I just wanted to link Matthew’s blog to this excellent blog from Jeremy Nicholls at the SROI Network –

  • Jonathanrowson

    A good overview of our challenges.

    Part of the problem might lie with the idea that ‘impact’ can ever be measured at a particular point in time. One way to break up impact is something like the following(adapted from

    Reach: who knows what you are doing?
    Engagement: who is responding to what you are doing ?
    Involvement: who or what is changing as a result of what you are doing ?
    Societal transformation: are these changes enduring and spreading as a result…?

    From this perspective the RSA can certainly point to some success in each domain. However, measurement gets harder as you move down the list. Given that RSA’s ‘impact’ will always be constrained and complicated by millions of factors, perhaps we can only realistically judge our success on the basis of the first two, and be content to theorise, more or less plausibly, on how that impact might influence the last two.

  • ahmed

    I’m still reeling from having missed out on the bottle of wine, but I’ll get over it, possibly by Spring. It helps that the bottle of wine from the personal selection was in actual fact a voucher, and I was a bit distracted with work to give the task more thought.

    The umbrella of the RSA should be a pedestal for its members. It should provide the tools and potential ways forward (the many guests, some of which I have seen at the RSA, have been invaluable to my work, or perhaps I was just brainwashed).

    The RSA should then see the impact of this work by giving members a platform, alongside the variety of people and thinkers brought in to the RSA, from which to show and tell what they do and how the RSA has helped.

    Having an FRSA designation should mean something to people that are not members of the RSA. That is the ultimate measure of maximum impact.

    Engaging with members, giving them a louder voice then they would otherwise have and allowing them and others to prosper (creatively, intellectually, financially, etc) because of their decision to join, this will encourage members to spread the RSA word, or should that be acronym, beyond the typical boundaries.

  • Benedict Rickey


    Measuring the impact of the RSA, an interesting conundrum indeed. As I’m sure you’re aware, the RSA is not the first organisation to mull over how to unpick to what extent its helped others create impact. This is a key concern of social enterprise capacity builders like Unltd and the School for Social Enterpreneurs.

    In an evaluation published earlier this year, NPC made one of the (if not the) first attempt at attributing the impacts of a second tier organisation – through people and organisations they’ve supported – on communities across the UK. The approach was not perfect, and will hopefully be refined by others in future; but we think it pushes forward thinking about what can and can’t be measured by ‘second tier’ organisations. The approach taken may provide some useful pointers for how the RSA could measure it’s social impact.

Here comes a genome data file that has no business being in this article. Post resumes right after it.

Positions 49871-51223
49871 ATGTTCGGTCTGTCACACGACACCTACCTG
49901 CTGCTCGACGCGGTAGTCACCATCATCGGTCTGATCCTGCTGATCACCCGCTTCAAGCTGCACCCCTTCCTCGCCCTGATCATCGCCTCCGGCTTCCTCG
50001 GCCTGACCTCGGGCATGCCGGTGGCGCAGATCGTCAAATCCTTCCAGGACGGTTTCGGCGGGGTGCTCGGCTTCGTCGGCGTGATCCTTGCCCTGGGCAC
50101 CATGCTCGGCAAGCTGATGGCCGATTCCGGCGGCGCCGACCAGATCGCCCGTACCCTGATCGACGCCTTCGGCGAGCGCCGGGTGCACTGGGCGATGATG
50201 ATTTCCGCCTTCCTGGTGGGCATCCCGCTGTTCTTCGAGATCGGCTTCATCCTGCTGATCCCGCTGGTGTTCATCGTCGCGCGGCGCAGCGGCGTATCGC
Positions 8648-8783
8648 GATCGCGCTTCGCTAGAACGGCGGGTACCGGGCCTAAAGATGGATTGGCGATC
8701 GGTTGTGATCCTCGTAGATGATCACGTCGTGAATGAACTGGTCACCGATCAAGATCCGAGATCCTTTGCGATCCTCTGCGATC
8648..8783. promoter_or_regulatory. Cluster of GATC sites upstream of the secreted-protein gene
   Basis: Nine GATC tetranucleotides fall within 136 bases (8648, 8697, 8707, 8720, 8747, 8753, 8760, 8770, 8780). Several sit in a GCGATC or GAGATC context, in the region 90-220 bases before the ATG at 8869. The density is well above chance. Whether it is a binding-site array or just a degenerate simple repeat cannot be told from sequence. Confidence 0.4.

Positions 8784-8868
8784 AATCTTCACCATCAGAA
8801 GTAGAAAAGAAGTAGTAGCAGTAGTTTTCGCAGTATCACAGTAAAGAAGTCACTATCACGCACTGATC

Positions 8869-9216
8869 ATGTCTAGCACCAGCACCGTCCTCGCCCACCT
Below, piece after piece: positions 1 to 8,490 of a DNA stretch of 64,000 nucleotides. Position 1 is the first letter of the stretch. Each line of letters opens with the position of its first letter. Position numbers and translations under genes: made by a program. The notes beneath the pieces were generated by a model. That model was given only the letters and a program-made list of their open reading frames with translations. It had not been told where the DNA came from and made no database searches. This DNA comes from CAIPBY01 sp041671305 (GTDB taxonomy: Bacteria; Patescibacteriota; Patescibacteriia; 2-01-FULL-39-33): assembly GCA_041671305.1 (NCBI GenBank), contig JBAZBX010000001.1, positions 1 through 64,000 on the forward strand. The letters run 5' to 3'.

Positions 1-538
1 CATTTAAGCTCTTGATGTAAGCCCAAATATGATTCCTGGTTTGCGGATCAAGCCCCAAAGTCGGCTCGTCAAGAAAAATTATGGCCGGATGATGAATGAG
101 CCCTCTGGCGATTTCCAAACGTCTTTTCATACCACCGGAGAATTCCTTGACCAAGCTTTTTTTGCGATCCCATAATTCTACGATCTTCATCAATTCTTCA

The evaluation can be found here: ttp://

    We would be more than happy to discuss this in more detail – feel free to get in touch.

    Kind regards,


    [email protected]

  • Benedict Rickey

    p.s: For those of you who don’t have an NPC log in the evaluation can also be found on the School for Social Entrepreneurs’ web-site:

  • Hilary Sutcliffe

    Shouldn’t the desired impact be designed into the process from the start? I appreciate that it is easier said than done, and that many projects may be suck it and see type things, but really post event impact is never as effective as that which is decided in advance, designed into the project and measured on an ongoing basis.

    In addition, multiple impacts with multiple stakeholders is also possible and often desirable. The projects should be created to support the goals of the RSA and the aspirations which stem from its vision and values and ‘tick’ a number of boxes and therefore support different impacts for different audiences.

    I am afraid I am not close to the strategy which underpins 21c Enlightenment theme, (which to be honest is a bit wafty for me!) and I am sure you have this, but those phrases you show in your blog seem to be a mix of aspiration statements and rather woolly phrases which make it difficult to know what you are about and intend to do about the problems you sketch out. But it may be there is a detailed plan underneath that which I haven’t looked at.

    I’m afraid to say I can’t agree with Ahmed, please don’t make the RSA a platform for its members only. I am sure that members have great ideas and can be the catalyst and support for many projects as well as being an integral part of strategy and project development. But to make it about its members isn’t 21c englightenment, it’s a sort of glorified consultancy!

    I think you got me on a particularly arsy day!

  • matthew taylor

    Thanks for these comments folks. Thanks for the link Garry. Benedict, I’ve downloaded the SSE report. Really useful. Hilary and Ahmed the answer is for us to combine an emphasis on Fellows being part of our charitable mission along with greater integration between our R and D activities and our Fellowship outreach. I will have another go at some of these issues in the next day or so